Monday, September 12, 2016

Facing Arbitration on Maritime Disputes, China Sends in the Spies

Facing Arbitration on Maritime Disputes, China Sends in the Spies


A China Coast Guard ship (top) and a Philippine supply boat engage in a stand off as the Philippine boat attempts to reach the Second Thomas Shoal, a remote South China Sea a reef claimed by both countries, on March 29, 2014. (Jay DirectoJ/AFP/Getty Images)
In October 2015, the Philippines filed a pending arbitration case against China through the Permanent Court of Arbitration in the Hague, arguing that the Chinese regime’s claims to the South China Sea violate international law.
As a decision on the South China Sea looms in international court, the Chinese regime has done all it can to avoid the case—from stating it will not participate, to making threats against the Philippines, to rallying African nations so as to claim a base of support.
Yet with the ruling now just around the corner, the Chinese regime is pulling one last card out of its sleeve.
As Mark Eadas writes on Foreign Policy Association, Chinese state media and the South China Morning Post (which has been brought more deeply under Party control), announced a new “legal challenge” and “fresh uncertainty” on the case, submitted by a legal organization called the Asia-Pacific Institute of International Law (APIIL) in Hong Kong.
The APIIL submitted a “friend of the court” brief that avoids the issue of whether the Chinese regime has legal rights throughout the South China Sea, and instead claims the court itself lacks jurisdiction for a ruling. Eadas notes the brief hasn’t yet been made public, so its full details aren’t clear.
The claim itself may be interesting for anyone watching the South China Sea dispute, given that it suggests the Chinese Communist Party (CCP) doesn’t seem to believe its claims of “historical sovereignty” will hold up.
But what’s really interesting about the new development isn’t the claims themselves, but instead what’s really behind the organizations making the claims.
As Eadas notes, the Chinese state media left out an important detail on the APIIL. As he puts it, the organization “hardly exists,” as it was only registered as a business two months ago in Hong Kong, and “no website or public contact information, no prior history of legal practice, and no names associated with it other than ‘chairman’ Daniel Fung.”
Before we go any further, Fung claims objectivity on the South China Sea dispute. He told the state-run Xinhua news outlet he only wants to “maintain the perfection of the international law system.” He just doesn’t want to see “the international law system being jeopardized or its reputation being damaged.”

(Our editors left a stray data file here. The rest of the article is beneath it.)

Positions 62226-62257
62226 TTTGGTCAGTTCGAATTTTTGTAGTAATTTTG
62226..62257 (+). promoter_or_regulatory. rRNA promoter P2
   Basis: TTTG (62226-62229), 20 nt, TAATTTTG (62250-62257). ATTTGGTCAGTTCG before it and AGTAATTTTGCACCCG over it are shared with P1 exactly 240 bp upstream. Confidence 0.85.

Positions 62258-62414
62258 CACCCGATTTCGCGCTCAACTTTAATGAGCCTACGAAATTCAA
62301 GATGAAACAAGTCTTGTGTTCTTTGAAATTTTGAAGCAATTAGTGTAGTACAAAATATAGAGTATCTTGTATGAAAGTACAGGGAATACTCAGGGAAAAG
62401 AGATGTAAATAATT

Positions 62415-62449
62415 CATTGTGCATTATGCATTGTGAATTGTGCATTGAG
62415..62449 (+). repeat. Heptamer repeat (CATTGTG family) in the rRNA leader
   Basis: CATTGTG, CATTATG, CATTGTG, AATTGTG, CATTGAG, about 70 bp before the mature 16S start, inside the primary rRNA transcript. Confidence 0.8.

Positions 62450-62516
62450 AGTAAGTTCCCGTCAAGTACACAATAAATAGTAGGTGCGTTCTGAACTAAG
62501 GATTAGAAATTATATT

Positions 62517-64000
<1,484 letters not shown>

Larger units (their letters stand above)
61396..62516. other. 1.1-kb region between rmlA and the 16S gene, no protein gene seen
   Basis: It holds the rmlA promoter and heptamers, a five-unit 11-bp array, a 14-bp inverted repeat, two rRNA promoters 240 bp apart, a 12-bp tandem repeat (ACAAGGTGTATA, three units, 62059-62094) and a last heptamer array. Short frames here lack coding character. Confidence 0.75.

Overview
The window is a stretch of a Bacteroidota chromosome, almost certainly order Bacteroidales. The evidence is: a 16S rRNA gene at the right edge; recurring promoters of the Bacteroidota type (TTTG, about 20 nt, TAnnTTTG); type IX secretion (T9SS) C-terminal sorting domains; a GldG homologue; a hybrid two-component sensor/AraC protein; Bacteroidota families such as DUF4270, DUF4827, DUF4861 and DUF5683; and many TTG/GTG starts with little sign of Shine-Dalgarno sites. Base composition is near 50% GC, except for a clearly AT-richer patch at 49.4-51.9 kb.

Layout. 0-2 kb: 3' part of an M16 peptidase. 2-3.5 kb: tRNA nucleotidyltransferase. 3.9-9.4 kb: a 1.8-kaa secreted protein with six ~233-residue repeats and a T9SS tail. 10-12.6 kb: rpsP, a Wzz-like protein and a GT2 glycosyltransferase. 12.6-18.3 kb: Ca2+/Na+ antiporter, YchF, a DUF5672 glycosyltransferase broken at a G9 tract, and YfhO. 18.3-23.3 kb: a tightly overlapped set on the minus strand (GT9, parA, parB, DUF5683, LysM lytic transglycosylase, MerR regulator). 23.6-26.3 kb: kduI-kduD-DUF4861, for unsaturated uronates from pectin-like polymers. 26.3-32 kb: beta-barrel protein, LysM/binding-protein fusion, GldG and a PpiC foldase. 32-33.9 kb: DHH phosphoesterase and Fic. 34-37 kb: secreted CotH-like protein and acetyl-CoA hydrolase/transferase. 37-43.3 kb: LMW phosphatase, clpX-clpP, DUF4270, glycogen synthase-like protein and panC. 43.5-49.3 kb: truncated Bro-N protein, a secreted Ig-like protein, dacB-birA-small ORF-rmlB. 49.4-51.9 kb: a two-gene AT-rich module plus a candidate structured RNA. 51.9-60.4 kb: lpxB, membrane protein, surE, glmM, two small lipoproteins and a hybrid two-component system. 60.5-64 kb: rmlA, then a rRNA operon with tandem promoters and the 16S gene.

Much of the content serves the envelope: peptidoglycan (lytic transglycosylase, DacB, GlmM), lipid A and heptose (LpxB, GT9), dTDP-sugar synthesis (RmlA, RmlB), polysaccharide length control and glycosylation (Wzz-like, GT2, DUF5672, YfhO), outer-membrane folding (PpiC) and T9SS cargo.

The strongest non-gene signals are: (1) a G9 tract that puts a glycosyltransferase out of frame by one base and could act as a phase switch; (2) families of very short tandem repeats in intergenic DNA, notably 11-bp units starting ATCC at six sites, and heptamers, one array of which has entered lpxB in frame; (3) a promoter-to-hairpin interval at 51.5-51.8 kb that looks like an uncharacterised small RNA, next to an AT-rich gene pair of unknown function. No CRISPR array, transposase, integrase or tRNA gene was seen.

But as Eadas notes, Fung’s allegiances already lie elsewhere. He has a long track record of supporting the CCP’s stances going back to at least 1997; and Chinese state media also missed the crucial detail that Fung is a delegate of the CCP’s Chinese People’s Political Consultative Conference (CPPCC) in Beijing. In 2010 he was found guilty in Hong Kong for professional misconduct.
Paramilitary guards walk in Tiananmen Square outside the Great Hall of the People during a press conference of the Chinese People's Political Consultative Conference (CPPCC) on March 2, 2013. The CPPCC is under the United Front Department, which is one of the Chinese regime's key spy departments. (Ed Jones/AFP/Getty Images)
Paramilitary guards walk in Tiananmen Square outside the Great Hall of the People during a press conference of the Chinese People’s Political Consultative Conference (CPPCC) on March 2, 2013. The CPPCC is under the United Front Department, which is one of the Chinese regime’s key spy departments. (Ed Jones/AFP/Getty Images)

Fung’s position with the CPPCC also opens its own can of worms. According to an October 2011 report from the Europe China Research and Advice Network, the CPPCC’s members “are not elected but hand-picked by the Chinese Communist Party.”
The report also notes that the CPPCC is directly operated by the CCP’s United Front Department, which is one of the Chinese regime’s main spy organizations and focuses specifically on infiltrating power structures abroad to expand the CCP’s control of foreign politics, business, and public thought.
Epoch Times has deeply exposed the United Front Department over the years, along with its sister spy department, the Overseas Chinese Affairs Office.
And the strings that pull Fung don’t end there. Eadas writes that Fung is also a founding governor of the China-United States Exchange Foundation (CUSEF), which poses as a non-political and non-governmental organization. Yet, Eadas cites former deputy assistant to the vice-president of the United States for national security affairs Aaron Friedberg stating that it has ties to the CCP and to the Chinese military.
As opposed to its claims to be “non-political” and “non-governmental,” Friedberg states the CUSEF “is supported and advised by government-linked entities including the Shanghai Institute for International Studies and the [People’s Liberation Army] Academy of Military Science.” Friedberg also notes the CUSEF is “is funded by Hong Kong tycoons and [Chinese] state-owned enterprises .”
Eadas sums up the CCP’s new “legal challenge” noting it is “evidently nothing but a cheap trick to delay the court ruling with a fake ‘legal organization’ thrown together by a pro-Beijing shyster lawyer solely for that purpose.”
And the case also shows a level of fear and doubt among the Chinese regime’s leaders, facing a pending case that will officially expose the falsehood of their claims to the South China Sea and give international backing to nations that oppose them.